The project to get PlayStation VR2 working as a PC SteamVR headset just got headset positional tracking working.
Update July 17: iVRy is now using both the 2000Hz IMU data and 60Hz optical tracking data for the full possible tracking quality. This article, originally published July 12, has been updated to remove the now-outdated description of it only using the 60Hz optical data.
PSVR 2 already does technically work on PC, without any third party tools or drivers, but only in the "cinema mode" where it shows your monitor floating in front of you, and only on specific NVIDIA 20-series GPUs. On PC, this mode also lacks positional tracking.
iVRy, the developer of one of the third party SteamVR drivers for the original PlayStation VR, has been experimenting with PSVR 2 since they got access to the headset in late February. Two weeks ago iVRy got SteamVR output to the headset working, with a major caveat - they used a Linux PC with custom software as a "man in the middle" between the PSVR 2 and PC.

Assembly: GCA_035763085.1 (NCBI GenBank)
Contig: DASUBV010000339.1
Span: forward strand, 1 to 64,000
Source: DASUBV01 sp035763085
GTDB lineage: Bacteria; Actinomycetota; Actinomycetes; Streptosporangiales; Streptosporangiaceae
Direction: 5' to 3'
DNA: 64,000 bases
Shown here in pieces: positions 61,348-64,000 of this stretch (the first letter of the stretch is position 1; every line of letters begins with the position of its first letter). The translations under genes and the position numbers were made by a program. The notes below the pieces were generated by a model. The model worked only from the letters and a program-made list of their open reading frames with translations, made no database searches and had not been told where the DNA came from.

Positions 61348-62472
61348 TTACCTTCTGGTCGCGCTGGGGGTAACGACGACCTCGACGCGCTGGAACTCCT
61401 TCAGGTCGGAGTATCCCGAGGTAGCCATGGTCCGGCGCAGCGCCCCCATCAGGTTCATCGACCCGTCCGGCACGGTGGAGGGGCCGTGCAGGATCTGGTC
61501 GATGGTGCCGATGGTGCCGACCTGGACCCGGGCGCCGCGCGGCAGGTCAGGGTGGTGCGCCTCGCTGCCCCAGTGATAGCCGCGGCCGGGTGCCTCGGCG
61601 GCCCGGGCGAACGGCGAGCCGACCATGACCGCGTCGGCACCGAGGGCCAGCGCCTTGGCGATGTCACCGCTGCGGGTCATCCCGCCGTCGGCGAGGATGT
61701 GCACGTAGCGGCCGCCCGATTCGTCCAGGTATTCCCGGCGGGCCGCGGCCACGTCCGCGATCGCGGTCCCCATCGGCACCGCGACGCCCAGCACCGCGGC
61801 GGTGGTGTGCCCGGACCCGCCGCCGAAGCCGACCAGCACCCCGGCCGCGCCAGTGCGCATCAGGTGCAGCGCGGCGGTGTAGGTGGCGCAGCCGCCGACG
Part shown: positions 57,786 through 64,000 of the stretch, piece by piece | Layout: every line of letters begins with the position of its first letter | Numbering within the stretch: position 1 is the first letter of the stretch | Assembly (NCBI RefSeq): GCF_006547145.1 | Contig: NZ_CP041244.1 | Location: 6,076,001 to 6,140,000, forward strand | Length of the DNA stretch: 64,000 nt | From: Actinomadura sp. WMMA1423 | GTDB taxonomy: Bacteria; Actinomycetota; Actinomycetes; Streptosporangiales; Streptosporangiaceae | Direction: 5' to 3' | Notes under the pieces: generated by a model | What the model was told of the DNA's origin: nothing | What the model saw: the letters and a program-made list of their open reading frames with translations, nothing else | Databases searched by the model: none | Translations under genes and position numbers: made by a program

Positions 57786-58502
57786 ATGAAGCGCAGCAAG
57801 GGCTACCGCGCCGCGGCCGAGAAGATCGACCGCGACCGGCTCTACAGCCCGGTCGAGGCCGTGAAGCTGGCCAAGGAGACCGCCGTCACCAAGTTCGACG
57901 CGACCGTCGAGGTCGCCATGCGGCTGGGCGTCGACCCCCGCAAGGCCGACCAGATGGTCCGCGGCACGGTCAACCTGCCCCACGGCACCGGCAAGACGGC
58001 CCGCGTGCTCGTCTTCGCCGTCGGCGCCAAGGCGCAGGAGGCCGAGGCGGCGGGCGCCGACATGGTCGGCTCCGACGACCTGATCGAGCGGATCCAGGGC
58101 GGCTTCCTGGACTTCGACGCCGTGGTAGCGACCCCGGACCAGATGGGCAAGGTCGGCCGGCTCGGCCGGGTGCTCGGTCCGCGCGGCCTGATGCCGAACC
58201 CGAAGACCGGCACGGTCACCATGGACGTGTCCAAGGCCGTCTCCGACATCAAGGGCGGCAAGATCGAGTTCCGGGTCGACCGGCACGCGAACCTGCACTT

At the time, we noted the other major caveat was that there was no tracking, neither positional nor even rotational. But iVRy today said they have figured out how to read the 6DoF positional tracking data from PSVR 2 and feed it to SteamVR. iVRy tells us they verified this working by walking around in SteamVR while wearing PSVR 2.
iVRy says this is possible because PSVR 2 performs positional tracking onboard, as a standalone headset would, and sends its position coordinates to the PlayStation 5 - or in this case the PC.
The project currently doesn't have Sense controller tracking working yet, but iVRy says the controller ring infrared LED pattern tracking is also done onboard the PSVR 2 headset, so there's "no reason to think" it won't eventually be possible to get working too.
But controller tracking isn't iVRy's next immediate priority. What they're mainly working on now is replacing the Linux PC middleman - which essentially tricks the Windows PC's GPU into treating the PSVR 2 as a VR headset - with a Raspberry Pi Pico.
This would serve as a reference design for a potential adapter for end users to connect PSVR 2 to their PC via DisplayPort. iVRy tells that while they are designing this adapter, they have no intention to manufacture it. Another company will need to actually produce and sell it to end users.
So PlayStation VR2 can work as a PC SteamVR headset now, and it even has positional tracking, but it still requires a specific custom hardware and software setup. A finished adapter for end users is still a long way off, and no company has yet announced an intention to produce it.